From Seronera, the road to the west runs parallel to the Grumeti river, crossing extensive cotton soil plains. The riverine wood along its banks supports many black and white Colobus monkeys while exceptionally large crocodiles take to its waters. In open clearings and on hills, a herd of roan antelope or Patterson's eland sometimes appear.

To the north, the landscape gradually becomes more hilly and wooded. Damaged trees show that this is becoming elephant country, while buffalo, zebra, giraffe and gazelles abound. Another beautiful lodge built on a kopje takes its name from nearby Lobo hill, which appropriately means in Maasai the 'place belonging to one man'. With magnificent views over rolling plains, it must be one of the most haunting and remote places on earth.

Most visitors enter the Park from the south-east, dropping down from the escarpment of the Ngorongoro Highlands onto the open short grass plains. The road passes by the Olduvai Gorge, where Dr. and Mrs. Leakey found the 1.75 million-year-old remains of Australopithecus boisei ('Zinjanthropus') and Homo habilis which suggest that our species first evolved in this area. To the west, the Gorge reaches Lake Ndutu where a safari lodge is attractively set amongst trees by the water's edge.

The Serengeti's climate is usually warm and dry. The main rainy season is from March to May, with short rains falling from October to November. The amount of rainfall increases from about 508mm on the plains in the lee of the Ngorongoro Highlands to about 1,200mm on the shores of Lake Victoria. All is lush and green after the rains, but a gradual drying up follows which restricts plant growth and encourages the animals to migrate in search of permanent waters. With altitudes ranging from 920 to 1,850 metres - higher than most of Europe - mean temperatures vary from 15 degrees to 25 degrees Celsius. It is coldest from June to October, particularly in the evenings.

Game Reserves and Private Concessions in the Serengeti eco-system

The Serengeti is not fenced and is surrounded by a number of huge reserves and private concessions. Together with the National Park these make the greater Serengeti eco-system. They act as a buffer for the National Park and most are in the path of the annual migration, which make them critical to the region.

The main reserves are the Grumeti Game Reserve, Ngorongoro Conservation Area, Maswa Game Reserve, Loliondo Controlled Area, Lake Natron Controlled Area, Mount Wa Mbu Game Controlled Area, Ikorongo Controlled Area. The Masai Mara Game Reserve (in Kenya) also forms part of this huge eco-system.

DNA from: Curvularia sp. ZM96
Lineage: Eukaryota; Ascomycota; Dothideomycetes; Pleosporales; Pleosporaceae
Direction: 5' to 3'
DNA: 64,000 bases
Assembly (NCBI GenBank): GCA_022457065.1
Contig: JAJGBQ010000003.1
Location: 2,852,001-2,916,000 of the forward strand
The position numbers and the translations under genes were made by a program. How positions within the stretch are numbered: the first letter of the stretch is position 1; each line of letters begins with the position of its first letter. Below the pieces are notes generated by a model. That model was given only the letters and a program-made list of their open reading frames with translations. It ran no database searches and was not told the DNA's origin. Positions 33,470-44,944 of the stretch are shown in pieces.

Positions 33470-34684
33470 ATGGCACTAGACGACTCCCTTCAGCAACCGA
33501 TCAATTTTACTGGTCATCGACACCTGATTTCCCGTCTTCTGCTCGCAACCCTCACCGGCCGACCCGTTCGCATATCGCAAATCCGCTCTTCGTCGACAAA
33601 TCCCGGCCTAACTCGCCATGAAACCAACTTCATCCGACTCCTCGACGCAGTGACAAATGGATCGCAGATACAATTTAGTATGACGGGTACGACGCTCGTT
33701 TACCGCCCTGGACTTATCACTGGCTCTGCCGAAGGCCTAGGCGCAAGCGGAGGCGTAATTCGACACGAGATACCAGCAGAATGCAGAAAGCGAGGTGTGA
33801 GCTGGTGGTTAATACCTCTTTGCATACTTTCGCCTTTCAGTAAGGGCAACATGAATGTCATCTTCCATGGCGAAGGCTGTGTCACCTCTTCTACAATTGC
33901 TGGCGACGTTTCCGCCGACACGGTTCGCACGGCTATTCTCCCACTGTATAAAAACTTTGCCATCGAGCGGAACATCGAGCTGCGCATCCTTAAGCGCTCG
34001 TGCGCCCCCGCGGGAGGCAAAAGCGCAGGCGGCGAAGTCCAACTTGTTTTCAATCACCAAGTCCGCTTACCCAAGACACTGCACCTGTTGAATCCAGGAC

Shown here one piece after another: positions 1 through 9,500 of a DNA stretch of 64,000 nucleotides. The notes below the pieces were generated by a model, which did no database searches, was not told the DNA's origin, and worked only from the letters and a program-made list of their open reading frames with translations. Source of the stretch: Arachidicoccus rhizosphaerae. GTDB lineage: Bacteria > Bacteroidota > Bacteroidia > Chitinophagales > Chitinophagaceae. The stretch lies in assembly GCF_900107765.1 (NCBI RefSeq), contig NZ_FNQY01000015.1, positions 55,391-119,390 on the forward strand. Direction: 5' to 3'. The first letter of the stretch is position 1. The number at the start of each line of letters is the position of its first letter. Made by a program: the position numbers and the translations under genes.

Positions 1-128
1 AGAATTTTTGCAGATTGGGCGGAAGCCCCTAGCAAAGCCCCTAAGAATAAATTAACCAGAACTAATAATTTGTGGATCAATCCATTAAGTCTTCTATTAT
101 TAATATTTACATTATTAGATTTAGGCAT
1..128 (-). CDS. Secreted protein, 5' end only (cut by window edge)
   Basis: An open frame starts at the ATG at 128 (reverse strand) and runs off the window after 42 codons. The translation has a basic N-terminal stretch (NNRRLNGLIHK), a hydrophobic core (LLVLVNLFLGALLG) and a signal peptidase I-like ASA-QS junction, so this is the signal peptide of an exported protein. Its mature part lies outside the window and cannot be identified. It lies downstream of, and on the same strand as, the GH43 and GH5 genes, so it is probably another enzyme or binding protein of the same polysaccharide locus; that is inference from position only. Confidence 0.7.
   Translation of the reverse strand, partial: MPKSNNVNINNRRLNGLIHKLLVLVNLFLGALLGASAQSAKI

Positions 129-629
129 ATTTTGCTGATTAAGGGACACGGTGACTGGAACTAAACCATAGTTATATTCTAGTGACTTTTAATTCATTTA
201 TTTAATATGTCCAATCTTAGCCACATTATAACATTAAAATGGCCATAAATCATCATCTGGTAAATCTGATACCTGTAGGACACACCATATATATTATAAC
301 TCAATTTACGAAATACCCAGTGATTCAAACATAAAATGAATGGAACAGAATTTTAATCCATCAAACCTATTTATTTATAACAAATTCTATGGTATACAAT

Grumeti Game Reserve
Grumeti Game Reserve is a 340,000 acre (140,000 Ha) reserve held as a concession by the billionaire Paul Tudor Jones. The concession comprised of Ikorongo Game Reserve, Grumeti Game Reserve and Fort Ikoma Open Area. The reserve is on the western border of the Serengeti includes part of the Grumeti River. The wildebeest migration crossing the Grumeti River is one of the highlights of the annual migration. The migration normally moves through this area towards June and July. The reserve also has exceptional resident game throughout the year and has some of the most luxurious lodges in East Africa namely, Sasakwa Lodge, Faru Faru River Lodge and Sabora Plains Camp.

Ngorongoro Conservation Area
Read more about Ngorongoro Conservation Area .

Maswa Reserve
Maswa borders the south west part of Serengeti and is an extension of the Serengeti ecosystem. The reserve consists of river valley thickets, acacia parkland and open plains, making it an ideal walking area.

Loloindo Game Controlled Area
The large Loliondo Game Controlled Area, bordering the Serengeti to the east, is known for its unspoilt Maasai culture, spectacular natural beauty and great variety of animals. Loliondo offers unique freedom of movement: while the National Park rules do not allow activities such as night drives and walking safaris, these are all possible in Loliondo. The large, private concession areas, shared with small settlements of the nomadic Maasai tribe, offer breathtaking landscapes: the towering Gol Mountains, the deep Sanjan and Olkarien Gorges, wild bush with roaming elephants and the active Ol Donyno Lengai volcano. Ancient rock paintings prove there was life before the arrival of the first Maasai warriors.